That being said, there are three reasons that people smarter than me blame for the rage-birthing throngs in China this time of year. Besides the simple answer of This Is China, or “Damn that’s a lot of people,” three reasons do stand out as the origins of so many annual aneurisms:
Traditions of traveling back home.
Education/Work reforms that promote students attending universities in other cities, and large numbers of workers that travel city to city for work most of the year.
Spring Festival, along with the Golden Week of the National Day holiday in October, are two holidays that EVERYONE has off. Because of this, they like to take their trips during these times as well as visit the ‘rents (Coonan, “Two billion journeys in China’s own great migrations”).
China is aware of these issues, and, believe it or not, they are working on it, but this Spring Festival travel season is already upon us, and all I can say is, “God’s speed to you crazy commuters, you.”
Weibo, China’s answer for its American counterpart, Twitter, is largely comprised of Chinese language speakers. In 2012 there were more than 500 million users on the site and about 100 million messages posted daily (Josh Ong, TWN). Today they got one more to add to the stats, a goofy American.
The Chinese version of the site isn’t exactly easy to navigate, even with the additional support of Google Chrome’s attempt at translating the pages, but I figure why not look into it anyways. Though I’m not necessarily a tech-savvy individual, the goings-on in the Chinese blog/web-o-sphere fascinate me.
This change in the registration process was supposed to take place last March, but if you checked out the linked article, you’ll see that foreigners with our damn foreign names were in somewhat of a Weibo purgatory, a Weiburgatory, if you will. And even now there are still stirrings saying the policy could take place. Will my profile be frozen or blocked? Will I—Intrepid_Nomad (my Weibo Nickname)—be another of the site’s statistical burps? Or will I be able to hang around the site and play a while?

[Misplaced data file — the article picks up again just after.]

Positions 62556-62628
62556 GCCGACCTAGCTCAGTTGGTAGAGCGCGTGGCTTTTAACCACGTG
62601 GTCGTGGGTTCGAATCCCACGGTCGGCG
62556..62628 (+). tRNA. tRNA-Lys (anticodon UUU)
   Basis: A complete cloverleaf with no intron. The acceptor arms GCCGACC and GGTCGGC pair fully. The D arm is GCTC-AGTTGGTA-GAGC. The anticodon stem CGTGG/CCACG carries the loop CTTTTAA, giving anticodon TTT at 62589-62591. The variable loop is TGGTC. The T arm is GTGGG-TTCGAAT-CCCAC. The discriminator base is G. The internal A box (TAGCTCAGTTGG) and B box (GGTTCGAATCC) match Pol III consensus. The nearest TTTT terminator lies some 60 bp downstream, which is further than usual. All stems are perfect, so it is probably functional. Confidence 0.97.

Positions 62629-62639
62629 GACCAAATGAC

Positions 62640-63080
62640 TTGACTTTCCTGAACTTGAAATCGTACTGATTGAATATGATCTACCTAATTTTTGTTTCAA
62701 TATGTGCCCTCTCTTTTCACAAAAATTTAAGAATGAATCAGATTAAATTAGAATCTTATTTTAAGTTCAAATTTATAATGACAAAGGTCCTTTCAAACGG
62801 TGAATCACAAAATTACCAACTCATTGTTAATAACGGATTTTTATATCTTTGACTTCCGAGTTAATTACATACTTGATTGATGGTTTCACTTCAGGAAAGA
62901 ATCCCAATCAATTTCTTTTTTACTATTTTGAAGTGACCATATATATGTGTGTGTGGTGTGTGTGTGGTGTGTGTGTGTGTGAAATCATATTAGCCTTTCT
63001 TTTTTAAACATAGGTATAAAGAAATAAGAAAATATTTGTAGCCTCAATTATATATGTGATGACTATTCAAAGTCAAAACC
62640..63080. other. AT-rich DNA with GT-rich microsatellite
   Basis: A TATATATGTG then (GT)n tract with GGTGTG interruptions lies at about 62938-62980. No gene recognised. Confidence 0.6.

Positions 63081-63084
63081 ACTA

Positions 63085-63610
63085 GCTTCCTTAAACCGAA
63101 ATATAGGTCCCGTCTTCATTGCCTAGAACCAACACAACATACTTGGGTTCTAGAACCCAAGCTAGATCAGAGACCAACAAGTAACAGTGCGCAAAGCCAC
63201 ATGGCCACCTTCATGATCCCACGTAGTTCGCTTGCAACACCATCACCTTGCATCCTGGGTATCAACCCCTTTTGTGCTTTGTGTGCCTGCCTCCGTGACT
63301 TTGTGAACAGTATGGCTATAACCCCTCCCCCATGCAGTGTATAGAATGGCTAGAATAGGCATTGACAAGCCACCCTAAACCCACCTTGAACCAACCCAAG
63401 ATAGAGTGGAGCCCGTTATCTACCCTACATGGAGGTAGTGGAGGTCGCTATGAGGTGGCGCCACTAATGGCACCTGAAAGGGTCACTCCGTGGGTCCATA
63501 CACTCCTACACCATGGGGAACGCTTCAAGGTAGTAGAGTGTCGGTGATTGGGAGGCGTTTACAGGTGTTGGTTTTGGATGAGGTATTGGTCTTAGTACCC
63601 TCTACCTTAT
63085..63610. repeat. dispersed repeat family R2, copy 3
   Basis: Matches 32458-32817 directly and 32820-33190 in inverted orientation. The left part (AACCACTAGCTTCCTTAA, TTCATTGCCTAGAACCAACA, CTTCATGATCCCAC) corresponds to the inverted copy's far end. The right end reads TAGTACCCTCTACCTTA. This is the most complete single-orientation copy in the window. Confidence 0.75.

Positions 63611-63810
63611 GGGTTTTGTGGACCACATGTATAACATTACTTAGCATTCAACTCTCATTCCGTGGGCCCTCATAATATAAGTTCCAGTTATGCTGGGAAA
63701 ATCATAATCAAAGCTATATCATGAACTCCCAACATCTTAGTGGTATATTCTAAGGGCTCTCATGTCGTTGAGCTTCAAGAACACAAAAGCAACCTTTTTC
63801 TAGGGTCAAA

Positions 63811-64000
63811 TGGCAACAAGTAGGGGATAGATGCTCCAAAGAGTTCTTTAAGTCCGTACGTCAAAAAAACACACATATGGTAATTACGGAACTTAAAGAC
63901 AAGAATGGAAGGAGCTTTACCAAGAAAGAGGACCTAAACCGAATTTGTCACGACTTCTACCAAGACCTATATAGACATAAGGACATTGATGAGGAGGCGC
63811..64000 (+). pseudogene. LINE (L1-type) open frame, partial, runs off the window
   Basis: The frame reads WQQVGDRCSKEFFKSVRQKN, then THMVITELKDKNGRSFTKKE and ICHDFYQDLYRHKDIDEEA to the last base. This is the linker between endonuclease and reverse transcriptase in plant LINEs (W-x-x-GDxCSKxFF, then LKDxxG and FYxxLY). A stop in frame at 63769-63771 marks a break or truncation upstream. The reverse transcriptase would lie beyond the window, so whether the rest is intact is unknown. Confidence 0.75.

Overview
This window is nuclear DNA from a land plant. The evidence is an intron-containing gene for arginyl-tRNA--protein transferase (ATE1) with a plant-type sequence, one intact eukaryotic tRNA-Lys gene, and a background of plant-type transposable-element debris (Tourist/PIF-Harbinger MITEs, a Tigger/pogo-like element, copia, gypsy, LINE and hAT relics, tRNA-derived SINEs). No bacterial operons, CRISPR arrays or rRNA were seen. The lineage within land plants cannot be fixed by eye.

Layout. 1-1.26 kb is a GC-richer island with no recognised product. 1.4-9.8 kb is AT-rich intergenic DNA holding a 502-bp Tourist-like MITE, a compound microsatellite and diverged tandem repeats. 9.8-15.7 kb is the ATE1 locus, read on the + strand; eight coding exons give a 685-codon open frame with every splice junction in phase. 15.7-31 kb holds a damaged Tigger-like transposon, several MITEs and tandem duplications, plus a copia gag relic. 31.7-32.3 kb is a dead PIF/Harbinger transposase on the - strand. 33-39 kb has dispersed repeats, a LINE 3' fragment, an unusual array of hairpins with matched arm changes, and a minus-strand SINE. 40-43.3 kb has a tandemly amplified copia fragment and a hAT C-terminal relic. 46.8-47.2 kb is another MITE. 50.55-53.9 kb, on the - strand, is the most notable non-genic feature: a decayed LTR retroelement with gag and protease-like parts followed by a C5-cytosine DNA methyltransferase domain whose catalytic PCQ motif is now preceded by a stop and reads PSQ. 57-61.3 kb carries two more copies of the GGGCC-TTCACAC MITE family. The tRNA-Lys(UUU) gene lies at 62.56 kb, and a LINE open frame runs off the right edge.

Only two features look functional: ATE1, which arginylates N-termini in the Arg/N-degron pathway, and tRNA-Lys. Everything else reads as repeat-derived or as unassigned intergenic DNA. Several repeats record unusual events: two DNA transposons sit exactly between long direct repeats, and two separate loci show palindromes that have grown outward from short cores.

It’s not like I’m planning to spread dissent throughout the ranks of the microbloging netizens or anything fancy like that. Since joining a few days ago, I’ve only made a few innocuous posts about beginning work again, and I posted a few photos from trips in China I’ve taken. Within minutes the posts were viewed about a hundred times each, and the numbers keep changing, but I doubt any of the thousands or so full-time Censors are counted among those views. Most likely the posts didn’t even illicit a beep from the keyword software Weibo and the Great Chinese Firewall use to monitor searches and the publishing of sensitive content. Well, one of the tags I have is “American,” so…Yeah, maybe they’ve started their dossier.
Keyword recognition software being used for censorship isn’t new, and isn’t even particularly Chinese, but it is used quite a bit here. As anyone in China can attest, most Western social networking sites are blocked. Facebook and WordPress, Twitter and Tublr—you ain’t surfin’ them unless you’ve got yourself a VPN. But of course it isn’t just these sites that are blocked. No, as Econsultancy writer Ben Davis points out, on any given day in China you can’t freely peruse topics that pertain to:
…Chinese politics (human rights etc), socially sensitive content (pornography, gambling etc), people (dissidents), sensitive events, technology (spyware, URLs etc) and other miscellaneous topics.
As you can see, these are pretty general topics that most Americans or web users routinely look up. In China, though, looking up any political leader can get you a slap on the wrist. Checking in on Tibetan protests might do more than slow your internet connection speed. Claiming affiliation with a known activist group or promoting religious views—total no nos.
That being said, people are crafty. Chinese netizens are sly and still do talk about all of these topics, just not in obvious ways. The Grass mud horse (Cao ni Ma—in pin yin) is a great icon for the Chinese blogger who wants complete freedom of speech. A homophone for “mother fucker,” the meme became the animal of the Censorship Fighter on the Chinese net a few years ago. It’s still around, too.